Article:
Pakistan hopes Turkey, Saudi Arabia will jointly probe Khashoggi's disappearance

Updated October 15, 2018

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US resident and <em>Washington Post</em> columnist Jamal Khashoggi. — File
US resident and Washington Post columnist Jamal Khashoggi. — File

The Foreign Office (FO) on Monday said that Pakistan hopes that both Turkey and Saudi Arabia will jointly probe the disappearance of journalist Jamal Khashoggi.

Khashoggi, a US resident and The Washington Post columnist critical of Riyadh’s policies, disappeared on Oct 2 after entering the Saudi consulate in Istanbul. Turkey believes he was murdered in the building and his body removed. Saudi Arabia has denied the accusations.

FO Spokesperson Dr Muhammad Faisal, while responding to a question about the journalist's disappearance, said: "We understand that the investigation is ongoing and it would therefore be appropriate to await its outcome."

Pakistan, which enjoys friendly relations with both Turkey and the kingdom, welcomed Saudi and Turkish efforts to resolve the issue.

According to Arab News, the Organisation of Islamic Cooperation (OIC) has praised the Turkish-Saudi initiative of forming a joint working group and bringing together specialists from both countries to investigate the circumstances of Khashoggi’s disappearance.

"The two countries are capable of presenting a model of bilateral cooperation in the most difficult circumstances, as well as the means to produce results that translate into their good intentions and the depth of good inherent in their leadership," OIC Secretary General Dr. Yousef Al Othaimeen said.

Meanwhile, United Arab Emirates, Bahrain, Egypt, Lebanon, Oman, Palestine, Jordan and Yemen have all come out in support of Saudi Arabia, Arab News reported on Monday.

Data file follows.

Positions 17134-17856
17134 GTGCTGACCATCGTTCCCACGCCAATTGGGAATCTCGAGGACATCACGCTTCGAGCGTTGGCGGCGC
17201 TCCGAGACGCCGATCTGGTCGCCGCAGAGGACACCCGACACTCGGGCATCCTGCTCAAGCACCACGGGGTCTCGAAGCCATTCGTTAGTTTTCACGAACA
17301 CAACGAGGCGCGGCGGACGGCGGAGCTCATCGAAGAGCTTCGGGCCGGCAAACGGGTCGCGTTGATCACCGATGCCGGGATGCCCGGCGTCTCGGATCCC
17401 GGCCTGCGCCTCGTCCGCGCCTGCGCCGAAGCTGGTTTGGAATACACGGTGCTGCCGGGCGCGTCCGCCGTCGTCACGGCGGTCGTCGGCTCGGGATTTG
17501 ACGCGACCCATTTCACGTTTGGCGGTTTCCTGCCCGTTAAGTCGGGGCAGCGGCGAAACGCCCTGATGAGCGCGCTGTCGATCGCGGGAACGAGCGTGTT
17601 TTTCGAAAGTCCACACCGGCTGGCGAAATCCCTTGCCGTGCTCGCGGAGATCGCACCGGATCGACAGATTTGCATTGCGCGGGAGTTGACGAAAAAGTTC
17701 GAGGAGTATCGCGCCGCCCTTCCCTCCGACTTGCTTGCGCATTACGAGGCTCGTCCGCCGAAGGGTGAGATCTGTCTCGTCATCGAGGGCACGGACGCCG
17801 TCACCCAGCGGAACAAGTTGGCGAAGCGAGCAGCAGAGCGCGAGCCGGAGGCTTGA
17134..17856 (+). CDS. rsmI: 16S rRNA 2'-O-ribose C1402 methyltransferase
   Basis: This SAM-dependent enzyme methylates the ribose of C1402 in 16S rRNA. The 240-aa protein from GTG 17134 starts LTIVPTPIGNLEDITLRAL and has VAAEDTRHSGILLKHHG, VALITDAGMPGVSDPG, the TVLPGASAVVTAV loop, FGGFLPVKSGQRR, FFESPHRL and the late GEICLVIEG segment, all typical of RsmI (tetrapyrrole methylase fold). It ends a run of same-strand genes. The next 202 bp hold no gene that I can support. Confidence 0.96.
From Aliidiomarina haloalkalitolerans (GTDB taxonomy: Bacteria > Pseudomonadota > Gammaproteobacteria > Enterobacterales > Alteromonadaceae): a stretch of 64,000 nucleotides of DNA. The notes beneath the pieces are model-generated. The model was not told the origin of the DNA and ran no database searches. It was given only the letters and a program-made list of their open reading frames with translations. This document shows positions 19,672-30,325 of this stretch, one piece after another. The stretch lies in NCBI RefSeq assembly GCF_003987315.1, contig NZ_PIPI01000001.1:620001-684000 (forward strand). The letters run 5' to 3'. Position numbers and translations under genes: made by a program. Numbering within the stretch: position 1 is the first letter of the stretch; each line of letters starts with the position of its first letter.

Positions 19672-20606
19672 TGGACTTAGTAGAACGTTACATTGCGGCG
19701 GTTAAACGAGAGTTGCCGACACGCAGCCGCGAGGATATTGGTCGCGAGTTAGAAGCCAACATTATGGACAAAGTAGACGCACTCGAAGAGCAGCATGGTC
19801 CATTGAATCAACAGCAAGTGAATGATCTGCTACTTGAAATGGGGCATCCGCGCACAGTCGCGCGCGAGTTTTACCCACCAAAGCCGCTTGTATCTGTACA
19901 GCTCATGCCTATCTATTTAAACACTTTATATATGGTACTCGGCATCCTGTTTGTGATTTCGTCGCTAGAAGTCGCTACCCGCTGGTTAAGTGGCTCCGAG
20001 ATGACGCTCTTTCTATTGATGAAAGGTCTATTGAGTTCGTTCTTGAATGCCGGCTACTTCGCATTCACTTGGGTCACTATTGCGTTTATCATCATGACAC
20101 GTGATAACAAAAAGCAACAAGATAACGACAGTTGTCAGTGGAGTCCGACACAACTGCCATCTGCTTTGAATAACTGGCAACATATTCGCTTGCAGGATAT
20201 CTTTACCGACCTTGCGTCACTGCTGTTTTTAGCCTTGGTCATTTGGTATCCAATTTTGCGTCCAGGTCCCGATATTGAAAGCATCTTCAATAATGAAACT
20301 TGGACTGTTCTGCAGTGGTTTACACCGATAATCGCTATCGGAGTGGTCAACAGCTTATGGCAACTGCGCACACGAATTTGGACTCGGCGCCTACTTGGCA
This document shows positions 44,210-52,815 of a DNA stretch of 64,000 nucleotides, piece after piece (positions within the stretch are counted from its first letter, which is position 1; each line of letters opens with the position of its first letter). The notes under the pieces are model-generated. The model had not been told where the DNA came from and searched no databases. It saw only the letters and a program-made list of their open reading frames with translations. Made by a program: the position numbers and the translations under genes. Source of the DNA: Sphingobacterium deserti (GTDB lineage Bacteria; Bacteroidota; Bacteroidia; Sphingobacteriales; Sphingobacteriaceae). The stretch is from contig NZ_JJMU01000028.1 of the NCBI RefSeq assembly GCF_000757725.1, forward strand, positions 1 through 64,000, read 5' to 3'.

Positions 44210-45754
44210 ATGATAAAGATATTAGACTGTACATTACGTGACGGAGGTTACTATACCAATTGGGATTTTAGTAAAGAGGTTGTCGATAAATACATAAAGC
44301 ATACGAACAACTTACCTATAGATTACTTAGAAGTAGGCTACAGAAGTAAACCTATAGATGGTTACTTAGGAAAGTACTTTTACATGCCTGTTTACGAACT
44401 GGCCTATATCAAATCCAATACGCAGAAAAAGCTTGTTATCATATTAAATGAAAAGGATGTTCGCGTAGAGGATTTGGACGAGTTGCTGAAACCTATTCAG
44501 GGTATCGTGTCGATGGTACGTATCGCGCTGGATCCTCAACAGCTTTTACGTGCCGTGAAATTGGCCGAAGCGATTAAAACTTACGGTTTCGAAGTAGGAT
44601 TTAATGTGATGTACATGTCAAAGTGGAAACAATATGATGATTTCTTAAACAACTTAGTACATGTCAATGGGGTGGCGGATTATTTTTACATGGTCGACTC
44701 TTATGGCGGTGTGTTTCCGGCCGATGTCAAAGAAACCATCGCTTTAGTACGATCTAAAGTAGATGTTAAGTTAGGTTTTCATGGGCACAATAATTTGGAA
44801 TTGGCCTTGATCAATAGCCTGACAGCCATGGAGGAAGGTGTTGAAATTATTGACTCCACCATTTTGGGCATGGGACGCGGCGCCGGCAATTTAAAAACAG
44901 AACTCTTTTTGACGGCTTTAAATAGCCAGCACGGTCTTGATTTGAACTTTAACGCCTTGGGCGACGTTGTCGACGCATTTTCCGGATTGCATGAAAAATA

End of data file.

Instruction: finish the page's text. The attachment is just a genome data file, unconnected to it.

Late Sunday, Saudi King Salman spoke by telephone with Turkish President Recep Tayyip Erdogan about Khashoggi. Turkey said Erdogan “stressed the forming of a joint working group to probe the case". Saudi Arabia, meanwhile, said King Salman thanked Erdogan “for welcoming the kingdom’s proposal” for forming the working group.

The king also said Turkey and Saudi Arabia enjoy close relations and “that no one will get to undermine the strength of this relationship”, according to a statement on the state-run Saudi Press Agency. While Turkey and the kingdom differ on political issues, Saudi investments are a crucial lifeline for Ankara amid trouble with its national currency, the Turkish lira.

Saudi media backs state

On Saturday, US President Donald Trump had threatened “severe punishment” if it turned out that Khashoggi was killed in the consulate, though he said Washington would be "punishing" itself if it halted military sales to Riyadh. The next day, Saudi Arabia warned that if it “receives any action, it will respond with greater action, and that the kingdom’s economy has an influential and vital role in the global economy”.

The statement did not elaborate.

However, a column published in English a short time later by the general manager of the Saudi-owned Al-Arabiya satellite news network suggested Saudi Arabia could use its oil production as a weapon. Benchmark Brent crude is trading at around $80 a barrel, and Trump has criticised OPEC and Saudi Arabia over rising prices.

Saudi media followed on from that statement in television broadcasts and newspaper front pages on Monday.

The Arabic-language daily Okaz wrote a headline on Monday in English warning: “Don’t Test Our Patience”. It showed a clenched fist made of a crowd of people in the country’s green color.

The Saudi Gazette trumpeted: “Enough Is Enough” while the Arab News said: “Saudi Arabia ‘will not be bullied".

The Arab News’ headline was above a front-page editorial by Dubai-based real-estate tycoon Khalaf al-Habtoor, calling on Gulf Arab nations to boycott international firms now backing out of a planned economic summit in Riyadh later this month.

“Together we must prove we will not be bullied or else, mark my words, once they have finished kicking the kingdom, we will be next in line,” al-Habtoor said.

Already, international business leaders are pulling out of the kingdom’s upcoming investment forum, a high-profile event known as “Davos in the Desert”. They include the CEO of Uber, a company in which Saudi Arabia has invested billions of dollars; billionaire Richard Branson; JPMorgan Chase & Co. Chief Executive Jamie Dimon; and Ford Motor Co. Executive Chairman Bill Ford.

News that the CEO of Uber, Dara Khosrowshahi, would pull out of the conference drew angry responses across the region. The foreign minister of the neighboring island kingdom of Bahrain, Khalid bin Ahmed Al Khalifa, tweeted Sunday night that there should be a boycott of the ride-hailing app both there and in Saudi Arabia.